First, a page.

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The Aborted Jungle Trek

It was a little before 6:00AM. The sun had just started to rise over the Sepilok Forest Edge Resort where me and my friend Mao spent the night. It was our 3rd day overseas and we decided to check out Sandakan, a city in the Malaysian side of Borneo. The day before, we endured  a 6-hour bus ride from Kota Kinabalu city towards this resort, which sits at the edge of a jungle. Mao immediately left the room hoping to catch the sun rise while I stumbled from the bed to fix myself.

The moment I stepped out of the room, I couldn’t help but be awed with what I saw. The resort was partially covered with fog. Around its vicinity were various species of trees and shrubs that lined the walkway. 







I finally ran into Mao who was avidly taking pictures near the swamp and we set off to explore the farm where we can see the animals. There wasn’t much to see so we walked some more and arrived at this wooden bridge which is used by people who are booked at the posh chalets. Me and Mao started looking around, amazed at the different plants we see. We were both enjoying the scenery when suddenly, I fell to the ground! I felt an intense pain at the in-step of my left foot. For some weird, inexplicable reason, my left foot fell into one of the small holes on one of the planks. After several minutes, I was able to recover and we resumed our morning walk as if nothing happened.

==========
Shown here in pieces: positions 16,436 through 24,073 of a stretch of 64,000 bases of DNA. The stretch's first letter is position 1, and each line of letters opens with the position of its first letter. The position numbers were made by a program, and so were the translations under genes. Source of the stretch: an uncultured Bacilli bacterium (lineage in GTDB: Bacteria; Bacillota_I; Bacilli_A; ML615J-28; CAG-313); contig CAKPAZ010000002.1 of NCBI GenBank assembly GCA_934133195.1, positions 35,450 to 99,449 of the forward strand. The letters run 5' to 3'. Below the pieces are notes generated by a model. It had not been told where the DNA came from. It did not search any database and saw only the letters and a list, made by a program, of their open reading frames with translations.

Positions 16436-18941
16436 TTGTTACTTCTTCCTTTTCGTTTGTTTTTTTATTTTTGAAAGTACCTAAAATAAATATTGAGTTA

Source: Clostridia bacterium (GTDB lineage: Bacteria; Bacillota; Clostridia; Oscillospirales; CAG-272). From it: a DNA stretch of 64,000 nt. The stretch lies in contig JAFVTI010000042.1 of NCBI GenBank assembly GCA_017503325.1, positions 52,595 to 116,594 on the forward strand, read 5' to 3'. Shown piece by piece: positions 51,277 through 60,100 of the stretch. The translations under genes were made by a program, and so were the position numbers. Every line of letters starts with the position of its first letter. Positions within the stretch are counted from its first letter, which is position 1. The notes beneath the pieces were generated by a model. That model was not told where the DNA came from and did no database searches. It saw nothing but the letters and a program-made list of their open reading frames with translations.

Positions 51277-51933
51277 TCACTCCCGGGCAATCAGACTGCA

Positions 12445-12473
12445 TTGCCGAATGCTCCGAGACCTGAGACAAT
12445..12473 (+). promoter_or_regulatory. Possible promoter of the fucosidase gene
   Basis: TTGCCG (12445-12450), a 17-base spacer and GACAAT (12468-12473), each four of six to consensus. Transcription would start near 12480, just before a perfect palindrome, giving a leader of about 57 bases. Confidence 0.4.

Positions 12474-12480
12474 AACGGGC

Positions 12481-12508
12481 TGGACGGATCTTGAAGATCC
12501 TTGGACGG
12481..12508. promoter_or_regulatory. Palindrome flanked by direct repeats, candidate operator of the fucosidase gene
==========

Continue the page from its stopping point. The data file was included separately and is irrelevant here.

We then saw this board which contains a map of the forest trail and we excitedly went to the entry point of their well-regarded jungle trail. Nick, one of the resort-staff turned chum, told us the night before that we don’t need any guides and that the trail is perfectly safe. We just needed to be wary of leeches. I’ve been beaten before and it didn’t hurt at all so I didn’t have any issues with those. It just looks ugly and the bite bleeds for hours but leeches are harmless.




We finally arrived at the  signage pointing to the entrance of the trail and we excitedly walk towards it. No more than a few seconds, we heard loud growling from inside of the forest. Mao and I looked at each other in alarm. Then we decided to ignore the sound, then made another step. This time, the growling seemed more threatening. The growling, based from my interpretation said, “Take another step and you will be my breakfast.” (It would have sounded scarier if I said it in Tagalog right?!) hehehe. Mao and I looked at each other, again and decided that we’ll just skip the trek and do our morning rituals instead. Yeah, yeah, you can call us wimps but if you were there and heard all the growling, you’re going to freak out too.

Though our jungle trek did not push through, I felt refreshed from our morning walk and the next time we go back, perhaps we already have the courage to go through the entire trail.

Btw, here's the link for this jungle resort.

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